It wasn't the truck driver's fault. The alley was filled with ruts and potholes. It was littered with half-emptied garbage bags, food waste, sodden clumps of clothes and broken appliances, which the dumpster divers had left behind. In the flat, gray light of the drizzling dawn, the truck driver couldn't distinguish between the debris and the musician's slim body, which by then was covered in crows. The crows were Kenji's friends. They were just trying to help by keeping him warm and dry, but everyone knows that crows love garbage. Is it any wonder that the driver mistook Kenji for a garbage bag? The driver hated crows. Crows were bad luck, and so he aimed his truck right at them. The truck was carrying crates of live chickens to the Chinese slaughterhouse at the end the alleyway. He stepped on the gas and felt the body bump beneath the wheels as the crows flew up in front of his windshield, obscuring his view and causing him to lose control and careen into the loading dock of the Eternal Happiness Printing Company Ltd. The truck tipped, and the crates of chickens went flying.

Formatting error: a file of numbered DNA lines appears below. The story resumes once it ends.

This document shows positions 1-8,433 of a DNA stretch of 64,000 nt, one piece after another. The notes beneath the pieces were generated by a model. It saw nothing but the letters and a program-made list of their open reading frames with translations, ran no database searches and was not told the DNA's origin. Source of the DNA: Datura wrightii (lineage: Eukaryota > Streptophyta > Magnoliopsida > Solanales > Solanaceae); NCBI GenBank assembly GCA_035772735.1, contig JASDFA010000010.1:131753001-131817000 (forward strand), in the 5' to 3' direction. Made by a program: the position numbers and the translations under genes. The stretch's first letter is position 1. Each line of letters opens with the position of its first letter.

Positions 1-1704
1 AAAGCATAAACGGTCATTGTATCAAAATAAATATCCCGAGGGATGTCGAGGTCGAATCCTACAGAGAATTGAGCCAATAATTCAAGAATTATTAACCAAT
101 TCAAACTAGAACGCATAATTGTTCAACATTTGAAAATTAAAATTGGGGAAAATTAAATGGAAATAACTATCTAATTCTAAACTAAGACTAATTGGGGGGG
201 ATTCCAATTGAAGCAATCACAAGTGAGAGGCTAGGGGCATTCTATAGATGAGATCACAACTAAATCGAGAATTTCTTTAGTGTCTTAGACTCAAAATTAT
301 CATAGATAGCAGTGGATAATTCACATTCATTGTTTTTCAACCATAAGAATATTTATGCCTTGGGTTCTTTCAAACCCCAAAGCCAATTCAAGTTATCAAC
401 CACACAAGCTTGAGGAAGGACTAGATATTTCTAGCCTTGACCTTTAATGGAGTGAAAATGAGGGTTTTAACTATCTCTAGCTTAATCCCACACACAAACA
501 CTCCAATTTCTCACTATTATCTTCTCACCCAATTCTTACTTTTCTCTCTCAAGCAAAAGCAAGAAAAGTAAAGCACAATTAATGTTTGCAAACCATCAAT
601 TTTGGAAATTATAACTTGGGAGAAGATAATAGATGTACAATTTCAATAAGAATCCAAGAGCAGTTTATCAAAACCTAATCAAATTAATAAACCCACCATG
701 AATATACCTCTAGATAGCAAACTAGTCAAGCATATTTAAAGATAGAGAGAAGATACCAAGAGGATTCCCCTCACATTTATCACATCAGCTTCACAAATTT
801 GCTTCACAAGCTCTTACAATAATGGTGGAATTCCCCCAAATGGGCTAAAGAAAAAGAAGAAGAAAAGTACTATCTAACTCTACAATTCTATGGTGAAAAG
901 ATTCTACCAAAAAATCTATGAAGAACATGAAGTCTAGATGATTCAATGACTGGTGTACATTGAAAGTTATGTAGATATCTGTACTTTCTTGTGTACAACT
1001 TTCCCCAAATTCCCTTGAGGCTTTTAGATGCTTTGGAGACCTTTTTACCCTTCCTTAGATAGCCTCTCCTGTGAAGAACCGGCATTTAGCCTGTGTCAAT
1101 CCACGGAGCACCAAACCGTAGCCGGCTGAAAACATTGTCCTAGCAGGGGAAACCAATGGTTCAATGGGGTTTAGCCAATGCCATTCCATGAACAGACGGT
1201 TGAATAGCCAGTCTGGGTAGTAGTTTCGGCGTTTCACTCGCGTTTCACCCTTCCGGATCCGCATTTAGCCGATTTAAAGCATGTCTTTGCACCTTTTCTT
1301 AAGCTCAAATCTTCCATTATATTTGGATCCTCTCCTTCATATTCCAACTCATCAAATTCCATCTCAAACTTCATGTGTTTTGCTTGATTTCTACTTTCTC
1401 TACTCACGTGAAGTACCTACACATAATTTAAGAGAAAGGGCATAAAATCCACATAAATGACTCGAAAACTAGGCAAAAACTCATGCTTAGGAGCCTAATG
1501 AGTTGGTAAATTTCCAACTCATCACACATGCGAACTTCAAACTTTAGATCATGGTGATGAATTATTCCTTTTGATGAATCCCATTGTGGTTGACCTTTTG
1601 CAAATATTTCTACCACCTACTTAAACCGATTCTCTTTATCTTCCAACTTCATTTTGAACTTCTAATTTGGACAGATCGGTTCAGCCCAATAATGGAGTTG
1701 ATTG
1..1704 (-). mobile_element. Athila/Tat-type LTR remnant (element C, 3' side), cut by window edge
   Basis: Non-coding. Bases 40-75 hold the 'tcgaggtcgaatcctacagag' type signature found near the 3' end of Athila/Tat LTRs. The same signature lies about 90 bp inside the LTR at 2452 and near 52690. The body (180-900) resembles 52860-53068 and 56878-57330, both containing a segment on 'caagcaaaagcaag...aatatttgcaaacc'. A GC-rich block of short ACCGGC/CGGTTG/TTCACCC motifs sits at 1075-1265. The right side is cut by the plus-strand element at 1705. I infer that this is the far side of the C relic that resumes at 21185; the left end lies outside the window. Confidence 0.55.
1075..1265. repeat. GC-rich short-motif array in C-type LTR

The noise of squawking birds woke Benny, whose bedroom window overlooked the dumpster. He lay there, listening, and then the back door slammed. A high, thin cry...

Reviews-
  • Kirkus

    July 15, 2021